Like Clockwork: 3D Print Your Own Tourbillon Mechanism

Andrew LaSane

Delicately crack open a luxury watch and you may find a complicated mechanism known as a tourbillon. Developed to improve the accuracy of timepieces, tourbillons move constantly to keep the watch on track and counteract the effects of gravity as the device is moved around. Gizmodo recently shared a video by YouTuber Adam Wrigley that shows how to make a large version of the intricate device using a 3D printer and a lot of patience.

Inspired by the movement of a $200,000 Vianney Halter Deep Space watch, Wrigley began designing his "Clockwerk" tourbillon using CAD software (after spending two years studying general watchmaking as a hobby). There are a total of 99 pieces in the final product, which is meant to be hung on a wall as a kinetic sculpture, not placed in some oversized watch.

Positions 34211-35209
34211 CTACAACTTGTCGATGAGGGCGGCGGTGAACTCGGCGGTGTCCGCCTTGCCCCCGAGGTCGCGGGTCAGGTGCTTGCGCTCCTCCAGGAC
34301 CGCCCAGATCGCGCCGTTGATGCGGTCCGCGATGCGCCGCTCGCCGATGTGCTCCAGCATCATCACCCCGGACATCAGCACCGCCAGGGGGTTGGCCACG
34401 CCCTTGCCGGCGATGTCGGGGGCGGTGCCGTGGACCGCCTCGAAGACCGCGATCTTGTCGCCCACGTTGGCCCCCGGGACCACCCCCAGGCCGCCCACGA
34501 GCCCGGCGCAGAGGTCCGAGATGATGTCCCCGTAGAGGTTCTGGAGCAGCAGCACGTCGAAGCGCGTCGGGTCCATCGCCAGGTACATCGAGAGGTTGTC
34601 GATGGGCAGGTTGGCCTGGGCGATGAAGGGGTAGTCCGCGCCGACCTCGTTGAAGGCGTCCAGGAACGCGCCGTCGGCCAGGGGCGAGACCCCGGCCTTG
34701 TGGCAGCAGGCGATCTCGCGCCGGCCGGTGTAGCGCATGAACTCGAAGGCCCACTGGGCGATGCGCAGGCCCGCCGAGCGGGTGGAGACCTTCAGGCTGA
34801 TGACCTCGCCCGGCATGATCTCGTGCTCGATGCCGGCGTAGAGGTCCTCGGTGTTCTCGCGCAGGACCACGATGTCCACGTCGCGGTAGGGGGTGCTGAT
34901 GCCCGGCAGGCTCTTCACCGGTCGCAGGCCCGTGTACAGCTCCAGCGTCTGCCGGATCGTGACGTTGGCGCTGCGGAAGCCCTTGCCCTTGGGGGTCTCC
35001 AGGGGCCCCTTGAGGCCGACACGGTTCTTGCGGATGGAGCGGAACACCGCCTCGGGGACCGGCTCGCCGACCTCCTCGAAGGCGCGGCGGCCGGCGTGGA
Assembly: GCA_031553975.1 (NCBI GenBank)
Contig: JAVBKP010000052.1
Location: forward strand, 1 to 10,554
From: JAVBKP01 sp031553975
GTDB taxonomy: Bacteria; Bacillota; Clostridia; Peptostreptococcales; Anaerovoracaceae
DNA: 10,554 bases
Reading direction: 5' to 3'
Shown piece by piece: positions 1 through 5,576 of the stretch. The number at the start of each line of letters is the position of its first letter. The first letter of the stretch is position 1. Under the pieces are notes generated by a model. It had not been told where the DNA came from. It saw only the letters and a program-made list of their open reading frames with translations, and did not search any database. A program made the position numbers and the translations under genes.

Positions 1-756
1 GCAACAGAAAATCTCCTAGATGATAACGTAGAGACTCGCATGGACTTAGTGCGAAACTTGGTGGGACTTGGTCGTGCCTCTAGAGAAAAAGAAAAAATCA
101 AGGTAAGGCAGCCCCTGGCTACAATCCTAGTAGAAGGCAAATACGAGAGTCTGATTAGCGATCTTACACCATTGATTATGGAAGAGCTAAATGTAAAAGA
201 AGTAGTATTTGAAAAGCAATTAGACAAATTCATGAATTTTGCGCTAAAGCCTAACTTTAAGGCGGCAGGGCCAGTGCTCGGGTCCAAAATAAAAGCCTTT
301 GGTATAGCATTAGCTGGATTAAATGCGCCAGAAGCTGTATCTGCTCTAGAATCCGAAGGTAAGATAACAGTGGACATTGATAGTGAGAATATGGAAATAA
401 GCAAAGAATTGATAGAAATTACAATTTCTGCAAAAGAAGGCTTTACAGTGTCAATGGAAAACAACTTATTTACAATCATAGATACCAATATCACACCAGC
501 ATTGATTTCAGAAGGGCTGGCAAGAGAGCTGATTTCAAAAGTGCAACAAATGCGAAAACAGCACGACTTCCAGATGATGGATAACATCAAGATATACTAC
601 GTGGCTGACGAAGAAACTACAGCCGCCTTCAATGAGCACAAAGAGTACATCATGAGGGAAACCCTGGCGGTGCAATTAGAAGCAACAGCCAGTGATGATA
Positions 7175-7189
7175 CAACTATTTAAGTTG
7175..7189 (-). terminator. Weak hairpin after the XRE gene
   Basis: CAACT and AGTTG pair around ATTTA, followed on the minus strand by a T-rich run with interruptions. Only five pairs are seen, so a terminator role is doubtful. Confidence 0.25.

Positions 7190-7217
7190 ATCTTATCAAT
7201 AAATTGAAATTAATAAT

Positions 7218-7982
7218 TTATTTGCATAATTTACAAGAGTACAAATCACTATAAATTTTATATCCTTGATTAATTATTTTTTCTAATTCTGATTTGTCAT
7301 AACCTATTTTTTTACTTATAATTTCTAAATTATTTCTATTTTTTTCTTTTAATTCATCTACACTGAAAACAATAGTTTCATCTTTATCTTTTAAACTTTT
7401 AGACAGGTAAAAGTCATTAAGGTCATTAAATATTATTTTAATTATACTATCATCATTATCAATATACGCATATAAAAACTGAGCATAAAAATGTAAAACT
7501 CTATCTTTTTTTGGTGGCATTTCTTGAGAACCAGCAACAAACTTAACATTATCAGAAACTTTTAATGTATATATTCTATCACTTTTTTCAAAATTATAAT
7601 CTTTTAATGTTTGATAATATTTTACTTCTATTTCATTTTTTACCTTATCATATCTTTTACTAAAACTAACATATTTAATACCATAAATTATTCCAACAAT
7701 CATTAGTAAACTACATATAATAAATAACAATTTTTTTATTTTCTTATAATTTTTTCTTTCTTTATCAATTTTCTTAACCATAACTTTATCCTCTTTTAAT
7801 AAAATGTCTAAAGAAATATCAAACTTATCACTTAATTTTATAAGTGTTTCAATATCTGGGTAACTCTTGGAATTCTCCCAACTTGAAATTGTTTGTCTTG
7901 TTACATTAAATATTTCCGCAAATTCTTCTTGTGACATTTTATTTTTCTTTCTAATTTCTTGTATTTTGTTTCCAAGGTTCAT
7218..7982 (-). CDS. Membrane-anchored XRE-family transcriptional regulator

In an album on Imgur, Wrigley shared in-progress photos of the design and details about the project, which took several months to complete. He also included full instructions online for anyone who wants to print the final product at home, as well as a separate YouTube video that shows the half-hour process of assembling the pieces once they have been printed. 

[h/t Gizmodo]

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